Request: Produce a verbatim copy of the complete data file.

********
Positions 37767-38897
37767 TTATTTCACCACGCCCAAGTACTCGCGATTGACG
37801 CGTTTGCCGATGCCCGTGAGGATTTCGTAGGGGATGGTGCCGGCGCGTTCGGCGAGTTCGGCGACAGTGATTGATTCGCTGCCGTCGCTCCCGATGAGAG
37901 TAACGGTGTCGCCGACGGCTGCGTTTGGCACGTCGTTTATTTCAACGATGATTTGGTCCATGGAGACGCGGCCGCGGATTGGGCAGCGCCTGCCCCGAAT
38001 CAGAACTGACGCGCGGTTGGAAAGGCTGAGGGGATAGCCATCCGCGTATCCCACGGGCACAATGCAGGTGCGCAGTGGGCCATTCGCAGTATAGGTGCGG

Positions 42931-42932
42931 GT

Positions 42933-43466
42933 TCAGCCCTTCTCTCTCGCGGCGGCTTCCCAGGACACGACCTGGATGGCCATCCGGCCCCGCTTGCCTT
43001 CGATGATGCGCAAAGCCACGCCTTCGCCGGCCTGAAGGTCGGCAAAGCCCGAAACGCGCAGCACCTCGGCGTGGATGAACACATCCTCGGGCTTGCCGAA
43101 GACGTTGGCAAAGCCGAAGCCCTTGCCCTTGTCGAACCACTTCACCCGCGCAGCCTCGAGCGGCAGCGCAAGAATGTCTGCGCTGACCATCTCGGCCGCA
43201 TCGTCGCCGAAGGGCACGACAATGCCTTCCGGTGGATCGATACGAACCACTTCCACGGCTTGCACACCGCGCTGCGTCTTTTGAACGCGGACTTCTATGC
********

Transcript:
Positions 37767-38897
37767 TTATTTCACCACGCCCAAGTACTCGCGATTGACG
37801 CGTTTGCCGATGCCCGTGAGGATTTCGTAGGGGATGGTGCCGGCGCGTTCGGCGAGTTCGGCGACAGTGATTGATTCGCTGCCGTCGCTCCCGATGAGAG
37901 TAACGGTGTCGCCGACGGCTGCGTTTGGCACGTCGTTTATTTCAACGATGATTTGGTCCATGGAGACGCGGCCGCGGATTGGGCAGCGCCTGCCCCGAAT
38001 CAGAACTGACGCGCGGTTGGAAAGGCTGAGGGGATAGCCATCCGCGTATCCCACGGGCACAATGCAGGTGCGCAGTGGGCCATTCGCAGTATAGGTGCGG

Positions 42931-42932
42931 GT

Positions 42933-43466
42933 TCAGCCCTTCTCTCTCGCGGCGGCTTCCCAGGACACGACCTGGATGGCCATCCGGCCCCGCTTGCCTT
43001 CGATGATGCGCAAAGCCACGCCTTCGCCGGCCTGAAGGTCGGCAAAGCCCGAAACGCGCAGCACCTCGGCGTGGATGAACACATCCTCGGGCTTGCCGAA
43101 GACGTTGGCAAAGCCGAAGCCCTTGCCCTTGTCGAACCACTTCACCCGCGCAGCCTCGAGCGGCAGCGCAAGAATGTCTGCGCTGACCATCTCGGCCGCA
43201 TCGTCGCCGAAGGGCACGACAATGCCTTCCGGTGGATCGATACGAACCACTTCCACGGCTTGCACACCGCGCTGCGTCTTTTGAACGCGGACTTCTATGC